“If your cat does not eat for three days, their body will use the excessive fat and break it down into energy for their body to use,” Dr. Ochoa, DVM, veterinary consultant at Dog Lab, explains. “This can cause a build-up of fat in your cat’s liver.”
This build-up of fat is essentially hepatic lipidosis or ‘fatty liver’. Overweight cats have greater quantities of stored fat, and thus, they have an increased risk of developing a fatty liver.
Must Read: How Long Can A Cat Go Without Eating?
According to PetMD, “With both weight loss and dehydration, the cat’s eyes will develop a sunken appearance. The eyes can also be a tell-tale sign of hepatic lipidosis as the sclera (white of the eye) develops a yellow, or jaundiced, appearance.
Cats that have been eating poorly and losing weight will also become depressed and weak.”
Lethargy and fatigue can lead cats to act in a way that is not in tandem with their regular behavior. They will appear to have sunken eyes, may feel out of breath, and might even collapse or faint due to weakness.
TEST 1: Check their Gums
One way to check whether your cat is dehydrated or not is by gently lifting her lips and stroking the inside of her gums gingerly. Ideally, they should be wet and slimy, however, if your cat is dehydrated, her gums will be dry and papery.
TEST 2: Skin pinch test
Gently pinch the skin over your cat’s shoulder blades and release it, the skin should quickly snap back into position. However, if it slows in settling back, then that could be a sign that your cat is dehydrated.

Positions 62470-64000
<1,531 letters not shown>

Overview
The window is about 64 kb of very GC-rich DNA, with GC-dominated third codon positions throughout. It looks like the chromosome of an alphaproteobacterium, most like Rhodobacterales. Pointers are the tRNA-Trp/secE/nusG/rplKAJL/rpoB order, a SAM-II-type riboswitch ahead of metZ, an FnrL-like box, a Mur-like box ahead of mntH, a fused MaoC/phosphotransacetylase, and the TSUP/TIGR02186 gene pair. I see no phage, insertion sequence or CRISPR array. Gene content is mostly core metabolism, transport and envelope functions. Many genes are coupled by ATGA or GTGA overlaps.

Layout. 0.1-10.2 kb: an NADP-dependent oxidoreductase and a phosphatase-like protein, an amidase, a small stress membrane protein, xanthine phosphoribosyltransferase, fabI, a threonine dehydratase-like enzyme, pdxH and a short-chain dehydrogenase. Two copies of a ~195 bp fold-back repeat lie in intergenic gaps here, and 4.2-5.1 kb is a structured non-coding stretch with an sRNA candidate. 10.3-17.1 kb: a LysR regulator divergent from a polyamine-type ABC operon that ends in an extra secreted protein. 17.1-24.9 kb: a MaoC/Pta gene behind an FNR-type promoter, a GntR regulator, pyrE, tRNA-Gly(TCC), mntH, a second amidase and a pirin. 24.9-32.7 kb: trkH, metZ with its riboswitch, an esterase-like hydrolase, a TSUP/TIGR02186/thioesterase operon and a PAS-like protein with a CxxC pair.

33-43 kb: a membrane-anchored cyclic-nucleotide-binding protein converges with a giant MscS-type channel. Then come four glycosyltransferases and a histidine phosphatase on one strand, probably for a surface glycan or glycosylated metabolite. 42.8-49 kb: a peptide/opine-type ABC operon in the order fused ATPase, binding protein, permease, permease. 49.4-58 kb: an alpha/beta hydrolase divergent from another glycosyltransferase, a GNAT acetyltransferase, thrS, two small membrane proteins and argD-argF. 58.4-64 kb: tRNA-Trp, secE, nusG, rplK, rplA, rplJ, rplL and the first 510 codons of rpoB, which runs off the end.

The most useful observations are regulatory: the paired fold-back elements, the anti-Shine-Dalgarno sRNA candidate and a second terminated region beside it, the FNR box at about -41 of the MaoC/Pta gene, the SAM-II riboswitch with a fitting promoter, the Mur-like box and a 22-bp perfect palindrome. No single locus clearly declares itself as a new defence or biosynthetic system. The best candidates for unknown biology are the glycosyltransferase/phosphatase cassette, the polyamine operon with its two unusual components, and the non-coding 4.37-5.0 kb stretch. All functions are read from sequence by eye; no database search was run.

“This test only works in young, healthy animals with elastic skin and is not as useful once cats age or develop chronic illness,” warns PetMD.
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What Happens When A Cat Goes Without Water?
Dehydration in cats is a very grave illness and must be dealt with seriously. A cat’s water content influences its ability to carry out virtually all of the body’s vital processes and functions.
A shortage of fluids and electrolytes will lead to an impairment of all essential body organs, accumulation of waste material in the bloodstream, and inevitable organ failure.
“The longer a cat is not drinking water, the worse dehydration will become, electrolyte imbalances will occur, and organ damage.”
Severe dehydration also leads to increasing disorientation, confusion, hallucination, and alterations in heart rate and breathing.
Dehydrated cats are also susceptible to kidney failure and urinary tract problems, like urinal infections and tract blockage. Male cats are especially at risk for urinary blockages, which is a very painful medical condition.
“Dehydration can cause a number of health problems, including decreased circulation leading to multi-organ dysfunction, an inability to control body temperature, cardiac arrhythmias, and neurologic dysfunction, to name a few,” explains Cornell’s College of Veterinary Care.
Some are more prone to the adverse consequences of dehydration. These include senior cats, kittens, or cats with other underlying health conditions. The more fragile the immune system, the greater the risk for more severe side effects.
Proper hydration is the cornerstone of wellness and good health in cats. Dehydration is not a condition that can be taken lightly. It is a perilous medical condition and must be treated similarly.
If you suspect that your cat is dehydrated, then you must consult a vet immediately, without any delays.
Must Read: Why Does My Cat Not Drink Water?
How To Prevent Dehydration In Cats?
The most important step to prevent dehydration in cats by being observant and noting their behavior. Ensure that your fur baby is drinking water regularly and eating her food.